Aug 1, 2007

Young stars should avoid enablers, says J. Lo

NEW YORK — Young celebrities have to learn for themselves how to cope with fame and avoid trouble, but having the right people around certainly helps, husband and wife superstars Jennifer Lopez and Marc Anthony say.
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In interviews about their first movie together, "El Cantante," Lopez and Anthony said there was a danger in being surrounded by "enablers" – people who will say yes all the time to keep a star happy, no matter what the consequences.

"El Cantante," which opens in US theaters on Friday, is a biopic of Puerto Rican salsa singer Hector Lavoe, played by Anthony. Lavoe moved to New York in 1963 at age 17, rose to fame by 21, but struggled with drug addiction and died from AIDS complications in 1993.

"Nobody has a handbook for fame. It’s no easy thing to deal with. You’ve got to

have good people around you," Lopez, 38, who plays Lavoe’s tough-talking wife Puchi, told Reuters when asked about the behavior of young celebrities in Hollywood.

Last week actress Lindsay Lohan, 21, was charged for a second time with drunken driving just days after leaving a second stint in rehabilitation, while pop star Britney Spears, 25, who has also spent time in rehab, made headlines again with more reports of bizarre behavior.

"The thing about this business, in a way it’s pretty sad, because you get child stars who are too many people’s meal ticket and they’re not going to tell the child that they can’t do something," said Anthony, 38, who with more than 10 million records sold is the top-selling salsa artist ever.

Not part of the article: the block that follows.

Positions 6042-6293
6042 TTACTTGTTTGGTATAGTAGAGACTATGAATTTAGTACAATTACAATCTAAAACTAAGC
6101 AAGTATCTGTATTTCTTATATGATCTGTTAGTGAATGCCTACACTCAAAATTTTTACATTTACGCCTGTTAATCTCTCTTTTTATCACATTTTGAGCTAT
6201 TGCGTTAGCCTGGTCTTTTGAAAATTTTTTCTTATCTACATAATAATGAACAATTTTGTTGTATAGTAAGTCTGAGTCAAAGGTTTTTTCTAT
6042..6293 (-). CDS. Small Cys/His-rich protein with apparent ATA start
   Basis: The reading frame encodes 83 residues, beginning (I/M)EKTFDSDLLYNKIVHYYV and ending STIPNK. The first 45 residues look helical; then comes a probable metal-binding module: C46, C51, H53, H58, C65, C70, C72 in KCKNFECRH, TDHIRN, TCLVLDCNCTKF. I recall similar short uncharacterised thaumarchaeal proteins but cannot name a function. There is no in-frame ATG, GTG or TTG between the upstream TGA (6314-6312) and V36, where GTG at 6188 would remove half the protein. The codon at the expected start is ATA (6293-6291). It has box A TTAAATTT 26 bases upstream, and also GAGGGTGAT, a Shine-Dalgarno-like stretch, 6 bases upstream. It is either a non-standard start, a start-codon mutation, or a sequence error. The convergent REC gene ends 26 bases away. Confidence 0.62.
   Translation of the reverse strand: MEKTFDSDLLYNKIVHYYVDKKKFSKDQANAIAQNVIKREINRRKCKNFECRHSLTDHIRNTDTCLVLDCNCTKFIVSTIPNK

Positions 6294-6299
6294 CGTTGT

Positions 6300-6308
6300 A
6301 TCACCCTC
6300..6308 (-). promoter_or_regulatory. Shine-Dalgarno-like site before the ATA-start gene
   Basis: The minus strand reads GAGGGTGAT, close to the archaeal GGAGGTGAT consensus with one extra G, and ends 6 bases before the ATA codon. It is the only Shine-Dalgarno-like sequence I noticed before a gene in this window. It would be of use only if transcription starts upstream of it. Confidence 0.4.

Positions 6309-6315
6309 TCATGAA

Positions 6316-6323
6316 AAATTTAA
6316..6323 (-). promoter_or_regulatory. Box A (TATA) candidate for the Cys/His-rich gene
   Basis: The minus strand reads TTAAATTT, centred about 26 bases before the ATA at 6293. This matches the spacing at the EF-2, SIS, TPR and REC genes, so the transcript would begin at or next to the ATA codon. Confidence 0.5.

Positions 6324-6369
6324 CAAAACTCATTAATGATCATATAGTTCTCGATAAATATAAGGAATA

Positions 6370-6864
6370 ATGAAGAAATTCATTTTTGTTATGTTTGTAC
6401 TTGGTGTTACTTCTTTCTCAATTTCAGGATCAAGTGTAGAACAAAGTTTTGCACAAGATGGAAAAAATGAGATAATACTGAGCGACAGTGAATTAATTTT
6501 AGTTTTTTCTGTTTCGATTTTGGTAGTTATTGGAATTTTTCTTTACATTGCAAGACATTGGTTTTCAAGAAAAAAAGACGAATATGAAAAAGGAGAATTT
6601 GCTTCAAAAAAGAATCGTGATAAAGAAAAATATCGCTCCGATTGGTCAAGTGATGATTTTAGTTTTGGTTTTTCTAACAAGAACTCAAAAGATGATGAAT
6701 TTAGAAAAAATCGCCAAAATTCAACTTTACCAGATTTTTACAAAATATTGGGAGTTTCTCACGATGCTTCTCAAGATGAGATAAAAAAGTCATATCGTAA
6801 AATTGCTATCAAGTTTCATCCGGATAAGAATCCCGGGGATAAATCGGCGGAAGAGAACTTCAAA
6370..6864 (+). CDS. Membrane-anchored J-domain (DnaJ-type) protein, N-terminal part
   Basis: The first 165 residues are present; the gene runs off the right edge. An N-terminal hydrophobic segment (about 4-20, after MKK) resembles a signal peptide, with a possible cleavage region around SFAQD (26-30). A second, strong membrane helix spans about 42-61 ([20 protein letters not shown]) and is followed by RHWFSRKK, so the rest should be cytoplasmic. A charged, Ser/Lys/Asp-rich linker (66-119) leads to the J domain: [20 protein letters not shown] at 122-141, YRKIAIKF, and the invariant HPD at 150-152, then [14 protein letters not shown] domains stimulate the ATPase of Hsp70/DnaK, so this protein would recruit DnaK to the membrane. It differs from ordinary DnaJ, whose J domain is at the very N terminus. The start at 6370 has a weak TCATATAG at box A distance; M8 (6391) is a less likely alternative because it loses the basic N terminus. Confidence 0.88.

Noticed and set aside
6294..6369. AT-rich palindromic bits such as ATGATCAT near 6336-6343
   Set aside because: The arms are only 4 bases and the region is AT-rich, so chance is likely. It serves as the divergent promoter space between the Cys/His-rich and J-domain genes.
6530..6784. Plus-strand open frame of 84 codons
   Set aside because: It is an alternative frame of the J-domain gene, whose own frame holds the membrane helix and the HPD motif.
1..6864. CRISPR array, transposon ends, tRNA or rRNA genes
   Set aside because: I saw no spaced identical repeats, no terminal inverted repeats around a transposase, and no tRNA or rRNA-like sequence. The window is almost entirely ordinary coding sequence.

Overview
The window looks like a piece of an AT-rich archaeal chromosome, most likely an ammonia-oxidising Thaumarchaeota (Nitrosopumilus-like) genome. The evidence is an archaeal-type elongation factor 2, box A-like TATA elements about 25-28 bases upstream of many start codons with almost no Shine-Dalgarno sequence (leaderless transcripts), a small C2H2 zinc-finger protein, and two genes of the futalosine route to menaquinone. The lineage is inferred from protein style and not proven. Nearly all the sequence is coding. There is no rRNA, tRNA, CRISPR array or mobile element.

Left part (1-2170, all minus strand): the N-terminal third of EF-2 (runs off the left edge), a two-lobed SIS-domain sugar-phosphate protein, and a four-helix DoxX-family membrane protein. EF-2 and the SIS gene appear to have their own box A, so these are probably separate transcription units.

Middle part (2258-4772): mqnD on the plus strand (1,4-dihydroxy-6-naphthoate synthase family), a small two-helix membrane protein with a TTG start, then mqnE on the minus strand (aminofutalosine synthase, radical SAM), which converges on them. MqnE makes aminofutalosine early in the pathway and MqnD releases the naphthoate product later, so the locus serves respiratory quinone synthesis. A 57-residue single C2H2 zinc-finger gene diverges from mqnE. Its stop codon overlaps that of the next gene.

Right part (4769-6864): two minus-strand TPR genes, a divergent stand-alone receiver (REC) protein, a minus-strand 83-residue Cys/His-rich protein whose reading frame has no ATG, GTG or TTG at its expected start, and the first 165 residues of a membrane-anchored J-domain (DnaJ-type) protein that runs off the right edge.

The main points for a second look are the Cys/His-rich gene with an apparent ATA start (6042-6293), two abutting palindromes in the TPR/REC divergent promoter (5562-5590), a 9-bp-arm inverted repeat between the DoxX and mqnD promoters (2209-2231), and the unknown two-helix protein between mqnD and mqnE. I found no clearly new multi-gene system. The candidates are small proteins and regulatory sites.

"I had people who kept me in line. I was fortunate in that way," he said. "Now ... it would seem that people’s best interests are just to keep the star happy as long as the money is still coming in."

When Lopez, who has sold more than 17 million records, married Anthony in 2004, she said she made a conscious decision to withdraw from the media spotlight.

Before her marriage to Anthony, Lopez was tabloid fodder and regularly graced the covers of celebrity magazines through her relationship with rap music impresario Sean "Diddy" Combs and a broken engagement with actor Ben Affleck.

"It wasn’t that I was courting that attention, it was just that I was just living my life, so I thought," she said during an interview at a luxury New York City hotel. "When I sat down for a second and ... had a mature thought about it ... I realized it was my responsibility if I didn’t want it to be that way," she said.

Along with starring in "El Cantante," Lopez also produced the film through her company Nuyorican. She received the screenplay more than five years ago and immediately rang Anthony to ask if he would play Lavoe.

Anthony, who will tour with Lopez in concert later this year, had met Lavoe before his death and described the singer as "such a part of the fabric of who I am." But he said that the drugs that were such a scar on Lavoe’s career from the 1960s to the 1980s, were no longer as pervasive in the entertainment industry because of increasing corporate influence.

"Today it’s totally different. Nobody would want to do business with you if they knew you had a drug problem, sponsors would drop you and you would be shunned," he said.

Lopez said the attitude of celebrities should be simple: "You want to be proud of yourself at the end of the day." – Reuters

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